Webfont Service

Text with Small Caps

To use Small Caps combined with Upper and Lower case, you need to create two different webfont projects. One for setting normal next, the other for the small caps.

Webfont options

TPTQ Arabic offers two different ways of using fonts on the web. TPTQ Arabic Webfont service is the simplest option, ready to use in minutes. Clients receive CSS code for using fonts online, and manage their project via TPTQ Arabic online account. Actual font files are hosted on a remote network of servers (CDN), and clients don't have direct access to the files. This removes the complexity of serving the right font formats to the right browser. With the Webfont service, clients receive 500MB of free font bandwidth per months. If the website exceeds this limit, clients will pay for the extra bandwidth. In our experience, 97% of websites never exceed the free allocated bandwidth limit. If you are not certain how much traffic your website generated, you can always use the Free Webfont trial licence to get some data about your website's font use.

Read more about Webfont service (and watch the demo video).

For very large website we offer another option - Self-hosting webfont licence. This is a more costly webfont licence, where the client manages the assets and has a full control over the files. It requires some programming skills as the fonts files will be installed on your own server, following our instructions. You can choose from two implementation methods, either using PHP scripts, or HTTP referrer script. Both ways are safe and reliable, and prevent fonts from being copied casually. Self-hosting license fee is one time cost, there are no additional monthly or yearly annual charges.

Do you allow self-hosting of webfonts?

Yes, we do.

While in most cases we recommend using TPTQ Arabic webfont service, some clients require self-hosting of font files on web servers, which we allow provided the fonts are installed following special instructions. You will need to acquire a Server Licence.

Font Subsetting

To make the webfont files as small as possible, we remove some inaccessible glyphs, and users can specify languages to support. Licensed fonts can use as many as 5 languages, trial licences work with a single language. You can also specify custom sets, and preview the glyph set directly. Besides the letters needed to render the specific languages, we add following glyphs automatically to every language: !"#$%&'()*+,-./0123456789:;<=>?@[\]_{|}†¢£§•®©™¥¿¡–—“”‘’¤‹›‰€«» ‹›

Canceling monthly subscription

If you'd like to cancel the monthly webfonts subscription, simply log in to your account, go to My Webfonts, and either Disable, or Delete the active project. Alternatively, you can keep it Active, setting the Monthly Budget to 0 Euro (in Stats).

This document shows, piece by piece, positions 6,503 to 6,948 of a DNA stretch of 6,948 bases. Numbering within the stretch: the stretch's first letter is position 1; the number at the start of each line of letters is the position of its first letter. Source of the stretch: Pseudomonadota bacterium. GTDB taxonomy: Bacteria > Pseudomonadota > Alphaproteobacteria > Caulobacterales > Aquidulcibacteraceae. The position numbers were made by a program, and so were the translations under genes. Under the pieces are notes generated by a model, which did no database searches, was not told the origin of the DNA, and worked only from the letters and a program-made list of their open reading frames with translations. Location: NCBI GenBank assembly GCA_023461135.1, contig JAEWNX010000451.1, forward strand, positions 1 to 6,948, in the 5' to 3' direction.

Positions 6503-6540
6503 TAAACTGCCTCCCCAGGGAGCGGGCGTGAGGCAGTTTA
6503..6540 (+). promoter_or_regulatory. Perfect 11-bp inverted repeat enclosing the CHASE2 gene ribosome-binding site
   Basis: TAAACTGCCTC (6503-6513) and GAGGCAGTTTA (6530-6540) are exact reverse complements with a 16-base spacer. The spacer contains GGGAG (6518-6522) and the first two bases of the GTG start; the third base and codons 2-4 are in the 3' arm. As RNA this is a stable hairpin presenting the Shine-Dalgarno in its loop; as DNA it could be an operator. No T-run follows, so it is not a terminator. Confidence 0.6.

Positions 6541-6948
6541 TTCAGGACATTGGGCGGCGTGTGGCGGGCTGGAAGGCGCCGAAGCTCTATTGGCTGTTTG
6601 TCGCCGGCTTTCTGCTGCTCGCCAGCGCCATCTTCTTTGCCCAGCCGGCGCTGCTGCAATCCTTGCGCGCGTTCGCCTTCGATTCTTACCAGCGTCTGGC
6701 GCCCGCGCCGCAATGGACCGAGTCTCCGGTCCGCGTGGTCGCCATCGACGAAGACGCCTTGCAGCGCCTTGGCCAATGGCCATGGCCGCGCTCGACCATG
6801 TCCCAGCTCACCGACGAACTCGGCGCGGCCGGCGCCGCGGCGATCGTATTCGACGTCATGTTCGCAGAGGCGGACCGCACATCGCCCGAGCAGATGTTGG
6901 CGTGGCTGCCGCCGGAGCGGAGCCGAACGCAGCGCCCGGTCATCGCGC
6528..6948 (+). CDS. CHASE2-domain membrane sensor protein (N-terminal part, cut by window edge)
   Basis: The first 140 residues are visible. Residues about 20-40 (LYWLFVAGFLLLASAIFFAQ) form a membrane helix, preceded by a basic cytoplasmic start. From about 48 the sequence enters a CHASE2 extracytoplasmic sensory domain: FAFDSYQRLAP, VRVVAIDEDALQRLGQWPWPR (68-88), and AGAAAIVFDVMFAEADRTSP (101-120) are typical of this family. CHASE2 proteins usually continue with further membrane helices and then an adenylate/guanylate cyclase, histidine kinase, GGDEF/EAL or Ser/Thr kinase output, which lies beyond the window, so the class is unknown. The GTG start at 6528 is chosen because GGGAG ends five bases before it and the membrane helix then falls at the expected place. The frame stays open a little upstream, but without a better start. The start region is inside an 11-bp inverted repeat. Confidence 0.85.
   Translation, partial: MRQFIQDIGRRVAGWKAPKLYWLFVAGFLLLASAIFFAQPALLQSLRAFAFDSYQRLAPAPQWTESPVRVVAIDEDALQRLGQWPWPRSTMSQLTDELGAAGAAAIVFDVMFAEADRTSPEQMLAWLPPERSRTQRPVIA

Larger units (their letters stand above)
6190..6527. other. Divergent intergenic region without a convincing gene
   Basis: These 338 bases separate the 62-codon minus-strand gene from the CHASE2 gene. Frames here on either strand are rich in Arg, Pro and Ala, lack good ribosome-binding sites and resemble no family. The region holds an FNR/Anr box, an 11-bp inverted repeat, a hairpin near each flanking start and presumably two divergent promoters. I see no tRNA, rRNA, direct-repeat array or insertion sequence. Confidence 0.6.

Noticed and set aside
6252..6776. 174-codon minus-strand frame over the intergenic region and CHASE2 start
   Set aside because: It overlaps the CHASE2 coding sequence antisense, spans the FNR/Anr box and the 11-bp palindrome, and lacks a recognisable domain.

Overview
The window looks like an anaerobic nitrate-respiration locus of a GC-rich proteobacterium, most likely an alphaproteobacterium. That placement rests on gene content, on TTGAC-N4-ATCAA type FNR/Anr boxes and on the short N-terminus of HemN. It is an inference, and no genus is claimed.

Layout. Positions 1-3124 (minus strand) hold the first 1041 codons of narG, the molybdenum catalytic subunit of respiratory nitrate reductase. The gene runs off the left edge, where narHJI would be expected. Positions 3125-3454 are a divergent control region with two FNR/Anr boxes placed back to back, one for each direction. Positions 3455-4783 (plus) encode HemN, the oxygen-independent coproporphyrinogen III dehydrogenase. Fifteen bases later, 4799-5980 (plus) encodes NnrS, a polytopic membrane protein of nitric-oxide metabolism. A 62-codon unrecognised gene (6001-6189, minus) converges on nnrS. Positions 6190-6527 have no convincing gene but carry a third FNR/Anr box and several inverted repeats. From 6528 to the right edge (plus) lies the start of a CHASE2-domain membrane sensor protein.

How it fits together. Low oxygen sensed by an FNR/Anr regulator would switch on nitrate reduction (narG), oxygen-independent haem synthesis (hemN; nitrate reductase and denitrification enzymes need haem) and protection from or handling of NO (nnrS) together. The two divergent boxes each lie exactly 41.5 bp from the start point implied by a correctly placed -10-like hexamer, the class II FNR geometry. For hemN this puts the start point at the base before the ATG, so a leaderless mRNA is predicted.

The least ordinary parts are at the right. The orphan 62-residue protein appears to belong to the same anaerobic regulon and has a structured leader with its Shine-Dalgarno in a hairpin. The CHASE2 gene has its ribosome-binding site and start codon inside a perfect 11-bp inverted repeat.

Extra bandwidth

When reaching the limit of free 500MB per month, you will receive an invoice at the end of the month for the bandwidth that go over the free limit. There is currently no way to pre-pay the bandwidth, you receive an invoice after exceeding the limit.

You will be asked to pay by a credit card for the first monthly payment, and future extra bandwidth payments will automatically charge your credit card.

Text renders in Caps only, what to do?

TPTQ Arabic webfont system offers a possibility to apply Small Caps replacing the standard lower case letters with true small capitals. Sometimes people accidentally turn this feature on, which results in seeing all capital text. You can turn the Small Caps on and off at any time directly in your Account > Webfonts. Because we use a large network of distributed servers, changing the settings take a few hours. In some cases it may take up to 24 to update all the servers and files.

Can I change the billing address for the monthly subscription?

Yes, you can change the billing details at any time. Log in to your Account, and go to My Webfonts. Click on the tab Users, and enter the email address of the new user. The new user must have a TPTQ Arabic account with this email address. The new user will receive an email and will need to confirm the change.

Problem with anti-aliasing

A few users reported on issues with anti-aliasing of webfonts. Almost always these issues were local, and impossible to reproduce on other computers. While we don't know exactly the source of the problem, the problem seems to be caused by the OS, and not the fonts.

Using external monitors on MacOS is a possible problem, there is a bug in Snow Leopard that disables LCD font smoothing, and there is a Terminal command that fixes it. http://hints.macworld.com/article.php?story=20090828224632809

This is a known Webkit bug — any text with @font-face applied will be rendered without anti-aliasing if there is a text element without anti-aliasing applied preceding it. The bug is described here: http://konstruktors.com/blog/web-design/3190-webkit-bug-anti-aliasing-for-font-face-fonts/

If you experience a similar problem, please report the specific applications and OS that you use.

Didn’t find the answer?

Feel free to e-mail us at . We'll be more than happy to help.